Iran executed a man Wednesday who was arrested for murder at the age of 17, the judiciary said, despite appeals to spare his life by rights groups including Amnesty International.
Arman Abdolali was executed at dawn in Rajai Shahr prison near Tehran, in line with the "qesas" eye-for-an-eye style justice demanded by the victim's family, said the judiciary's Mizan Online website.
Amnesty International had appealed on October 11 for Iran to halt the execution of the 25-year-old who was arrested in 2014 and later convicted of murdering his girlfriend, Ghazaleh Shakour.
The London-based rights group said he had been sentenced to death twice but that the execution was stopped both times following international outcries.
It said Abdolali was first sentenced to death in December 2015 after "a grossly unfair trial" by a court that "relied on torture-tainted 'confessions'" following Shakour's disappearance the year before.
It said Abdolali was sentenced to death again in 2020 in a retrial, where the court ruled the teenager was responsible in the absence of evidence to the contrary, Amnesty reported.
"This young man was not a criminal," Hadi Sadeghi, a judicial official, was quoted as saying by Iranian media in October.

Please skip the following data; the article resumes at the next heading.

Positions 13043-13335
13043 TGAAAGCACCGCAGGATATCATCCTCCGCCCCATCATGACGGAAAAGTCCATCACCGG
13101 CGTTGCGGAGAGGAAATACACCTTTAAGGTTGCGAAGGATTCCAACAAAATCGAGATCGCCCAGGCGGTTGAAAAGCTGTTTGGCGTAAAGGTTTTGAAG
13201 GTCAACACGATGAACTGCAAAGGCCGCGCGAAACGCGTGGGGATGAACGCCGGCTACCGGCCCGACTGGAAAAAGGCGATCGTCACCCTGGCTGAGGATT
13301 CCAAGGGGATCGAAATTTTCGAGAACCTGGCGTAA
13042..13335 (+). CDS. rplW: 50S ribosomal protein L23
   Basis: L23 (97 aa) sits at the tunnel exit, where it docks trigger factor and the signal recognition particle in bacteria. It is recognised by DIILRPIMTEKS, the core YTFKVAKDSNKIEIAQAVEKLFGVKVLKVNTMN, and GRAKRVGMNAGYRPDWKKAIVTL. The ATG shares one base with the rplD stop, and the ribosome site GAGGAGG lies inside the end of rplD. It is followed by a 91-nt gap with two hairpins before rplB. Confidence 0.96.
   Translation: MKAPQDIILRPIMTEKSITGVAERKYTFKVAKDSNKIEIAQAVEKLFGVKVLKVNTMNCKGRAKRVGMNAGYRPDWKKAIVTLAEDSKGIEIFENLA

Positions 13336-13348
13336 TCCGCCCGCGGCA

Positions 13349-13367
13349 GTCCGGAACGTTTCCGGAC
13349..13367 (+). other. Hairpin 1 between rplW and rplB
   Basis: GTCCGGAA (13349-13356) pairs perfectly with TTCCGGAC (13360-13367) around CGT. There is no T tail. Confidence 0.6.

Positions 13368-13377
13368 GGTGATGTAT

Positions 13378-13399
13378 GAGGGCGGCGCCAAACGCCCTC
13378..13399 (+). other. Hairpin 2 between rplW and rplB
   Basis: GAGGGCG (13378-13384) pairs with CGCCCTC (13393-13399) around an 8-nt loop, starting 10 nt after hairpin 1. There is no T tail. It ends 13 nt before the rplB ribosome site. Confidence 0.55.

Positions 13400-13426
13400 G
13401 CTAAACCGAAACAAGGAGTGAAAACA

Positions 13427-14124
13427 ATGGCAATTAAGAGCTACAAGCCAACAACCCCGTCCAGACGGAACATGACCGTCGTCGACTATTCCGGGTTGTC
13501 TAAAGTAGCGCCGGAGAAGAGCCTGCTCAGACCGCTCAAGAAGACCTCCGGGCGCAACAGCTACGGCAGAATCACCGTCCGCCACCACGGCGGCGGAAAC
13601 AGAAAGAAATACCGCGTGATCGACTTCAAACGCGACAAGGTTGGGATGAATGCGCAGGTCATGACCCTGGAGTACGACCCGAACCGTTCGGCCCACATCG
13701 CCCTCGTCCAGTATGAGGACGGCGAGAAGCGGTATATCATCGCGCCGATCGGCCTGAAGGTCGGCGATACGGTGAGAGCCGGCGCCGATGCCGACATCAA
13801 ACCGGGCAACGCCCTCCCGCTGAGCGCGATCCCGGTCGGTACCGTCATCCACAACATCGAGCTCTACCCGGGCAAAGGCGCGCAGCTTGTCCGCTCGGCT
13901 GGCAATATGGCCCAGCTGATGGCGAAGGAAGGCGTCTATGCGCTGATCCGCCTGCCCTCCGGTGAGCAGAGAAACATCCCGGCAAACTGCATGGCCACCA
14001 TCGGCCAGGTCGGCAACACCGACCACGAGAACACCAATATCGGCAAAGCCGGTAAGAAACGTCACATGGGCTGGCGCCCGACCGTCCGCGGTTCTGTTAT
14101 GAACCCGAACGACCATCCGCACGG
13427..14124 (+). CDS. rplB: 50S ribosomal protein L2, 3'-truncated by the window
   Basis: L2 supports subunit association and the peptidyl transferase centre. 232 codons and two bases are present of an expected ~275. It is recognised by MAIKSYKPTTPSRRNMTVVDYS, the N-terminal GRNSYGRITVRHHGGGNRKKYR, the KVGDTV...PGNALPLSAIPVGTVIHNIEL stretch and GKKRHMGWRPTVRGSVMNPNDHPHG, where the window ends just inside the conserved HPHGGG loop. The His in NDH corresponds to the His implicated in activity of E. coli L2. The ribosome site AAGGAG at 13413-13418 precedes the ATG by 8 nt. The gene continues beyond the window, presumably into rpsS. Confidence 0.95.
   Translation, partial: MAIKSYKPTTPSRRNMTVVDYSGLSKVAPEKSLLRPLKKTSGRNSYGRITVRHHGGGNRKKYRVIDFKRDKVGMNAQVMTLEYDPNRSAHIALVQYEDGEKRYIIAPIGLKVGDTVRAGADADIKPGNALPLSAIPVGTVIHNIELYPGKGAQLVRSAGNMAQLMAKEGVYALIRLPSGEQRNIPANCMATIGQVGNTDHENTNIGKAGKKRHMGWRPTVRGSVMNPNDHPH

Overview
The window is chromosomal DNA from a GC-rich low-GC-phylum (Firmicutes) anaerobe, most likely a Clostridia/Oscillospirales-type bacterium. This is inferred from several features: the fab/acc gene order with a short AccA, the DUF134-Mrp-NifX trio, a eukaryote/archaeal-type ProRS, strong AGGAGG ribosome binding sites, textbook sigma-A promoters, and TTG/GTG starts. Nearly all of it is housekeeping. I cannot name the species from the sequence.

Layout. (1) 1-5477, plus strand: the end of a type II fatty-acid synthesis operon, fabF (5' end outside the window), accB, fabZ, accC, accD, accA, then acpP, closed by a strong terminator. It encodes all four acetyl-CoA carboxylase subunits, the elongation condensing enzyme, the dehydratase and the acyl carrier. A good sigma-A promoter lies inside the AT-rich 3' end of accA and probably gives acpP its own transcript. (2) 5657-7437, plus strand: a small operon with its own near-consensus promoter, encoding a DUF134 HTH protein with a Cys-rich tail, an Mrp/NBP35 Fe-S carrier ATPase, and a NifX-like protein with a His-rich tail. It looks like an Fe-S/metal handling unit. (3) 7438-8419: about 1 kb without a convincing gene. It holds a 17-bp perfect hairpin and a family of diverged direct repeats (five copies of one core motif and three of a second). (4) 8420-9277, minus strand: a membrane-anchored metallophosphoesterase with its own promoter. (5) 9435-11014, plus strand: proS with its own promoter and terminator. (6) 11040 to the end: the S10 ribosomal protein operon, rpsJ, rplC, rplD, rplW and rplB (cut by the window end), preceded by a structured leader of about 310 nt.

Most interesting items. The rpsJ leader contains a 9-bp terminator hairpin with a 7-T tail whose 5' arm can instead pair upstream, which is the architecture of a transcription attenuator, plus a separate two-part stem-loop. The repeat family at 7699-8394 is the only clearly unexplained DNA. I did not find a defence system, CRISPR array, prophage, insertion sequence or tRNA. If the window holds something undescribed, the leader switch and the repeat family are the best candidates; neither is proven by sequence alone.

"Like the victim, he came from a respectable family. In prison, Arman continued his studies to obtain a master's degree in education," he said.
"The two families knew each other and the victim and the accused intended to get married," Sadeghi added.
The body of Shakour, who was 19 at the time of her disappearance, was never found.
According to Mizan Online, the victim's mother had said she would forgive Abdolali if he revealed the location of her body.
UN human rights experts also appealed to Iran to halt the execution.
"International human rights law unequivocally forbids imposition of the death sentence on anyone under 18 years of age," said the Geneva-based UN Office of the High Commissioner for Human Rights.
Iran executed at least 246 people last year, retaining its place as the most prolific user of capital punishment in the region and the second worldwide after China, according to Amnesty.
Iran has often faced international criticism for executing people convicted of crimes committed when they were minors, in violation of the Convention on the Rights of the Child that has been ratified by the Islamic republic.
In July, a senior Iranian official told AFP that the Islamic republic was doing its best to bring down to zero the number of executions of child offenders.
"We are going to the zero point," said Majid Tafreshi of the state-run High Council for Human Rights, insisting that was the "will of the system" of the country.